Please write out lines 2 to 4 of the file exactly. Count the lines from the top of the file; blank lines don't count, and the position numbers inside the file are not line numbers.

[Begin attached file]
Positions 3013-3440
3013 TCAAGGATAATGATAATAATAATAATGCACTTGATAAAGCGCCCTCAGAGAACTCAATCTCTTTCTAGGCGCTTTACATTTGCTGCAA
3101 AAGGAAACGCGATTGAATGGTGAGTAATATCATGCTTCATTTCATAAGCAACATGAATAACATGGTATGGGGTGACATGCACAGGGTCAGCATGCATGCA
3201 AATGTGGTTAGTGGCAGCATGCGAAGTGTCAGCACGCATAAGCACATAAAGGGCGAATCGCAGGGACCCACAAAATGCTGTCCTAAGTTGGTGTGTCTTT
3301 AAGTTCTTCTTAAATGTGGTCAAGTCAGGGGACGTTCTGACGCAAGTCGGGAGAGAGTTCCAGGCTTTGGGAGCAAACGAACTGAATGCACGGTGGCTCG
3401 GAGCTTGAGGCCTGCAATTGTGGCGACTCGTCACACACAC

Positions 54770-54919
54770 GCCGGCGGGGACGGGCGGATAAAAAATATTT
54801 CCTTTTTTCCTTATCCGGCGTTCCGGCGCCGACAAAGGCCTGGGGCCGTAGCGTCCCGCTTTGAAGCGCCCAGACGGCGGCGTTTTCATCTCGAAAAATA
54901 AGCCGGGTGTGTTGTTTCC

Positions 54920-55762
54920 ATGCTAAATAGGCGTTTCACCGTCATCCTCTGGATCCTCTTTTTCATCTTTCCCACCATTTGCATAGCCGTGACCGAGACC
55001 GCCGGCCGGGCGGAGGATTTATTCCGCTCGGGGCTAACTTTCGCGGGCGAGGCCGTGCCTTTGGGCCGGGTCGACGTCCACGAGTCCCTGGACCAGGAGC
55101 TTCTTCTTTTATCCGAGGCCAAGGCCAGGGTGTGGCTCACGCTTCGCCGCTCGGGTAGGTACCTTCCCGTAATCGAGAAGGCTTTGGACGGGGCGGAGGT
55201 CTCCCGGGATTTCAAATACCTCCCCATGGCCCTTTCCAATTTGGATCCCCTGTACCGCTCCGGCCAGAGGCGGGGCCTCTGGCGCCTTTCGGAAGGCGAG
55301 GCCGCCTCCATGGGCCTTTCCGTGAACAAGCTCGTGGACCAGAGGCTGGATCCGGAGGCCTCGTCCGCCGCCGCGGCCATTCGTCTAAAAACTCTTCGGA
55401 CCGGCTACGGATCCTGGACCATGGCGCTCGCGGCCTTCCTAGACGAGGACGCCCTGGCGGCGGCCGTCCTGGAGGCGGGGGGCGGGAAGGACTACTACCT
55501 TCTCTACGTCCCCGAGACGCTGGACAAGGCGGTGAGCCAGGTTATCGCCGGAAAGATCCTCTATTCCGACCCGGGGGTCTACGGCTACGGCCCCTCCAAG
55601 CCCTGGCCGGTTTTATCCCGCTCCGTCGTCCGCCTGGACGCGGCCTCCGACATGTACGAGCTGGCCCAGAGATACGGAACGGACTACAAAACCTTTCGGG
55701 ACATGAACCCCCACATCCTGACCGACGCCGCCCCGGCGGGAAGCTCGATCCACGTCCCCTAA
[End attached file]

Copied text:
3013 TCAAGGATAATGATAATAATAATAATGCACTTGATAAAGCGCCCTCAGAGAACTCAATCTCTTTCTAGGCGCTTTACATTTGCTGCAA
3101 AAGGAAACGCGATTGAATGGTGAGTAATATCATGCTTCATTTCATAAGCAACATGAATAACATGGTATGGGGTGACATGCACAGGGTCAGCATGCATGCA
3201 AATGTGGTTAGTGGCAGCATGCGAAGTGTCAGCACGCATAAGCACATAAAGGGCGAATCGCAGGGACCCACAAAATGCTGTCCTAAGTTGGTGTGTCTTT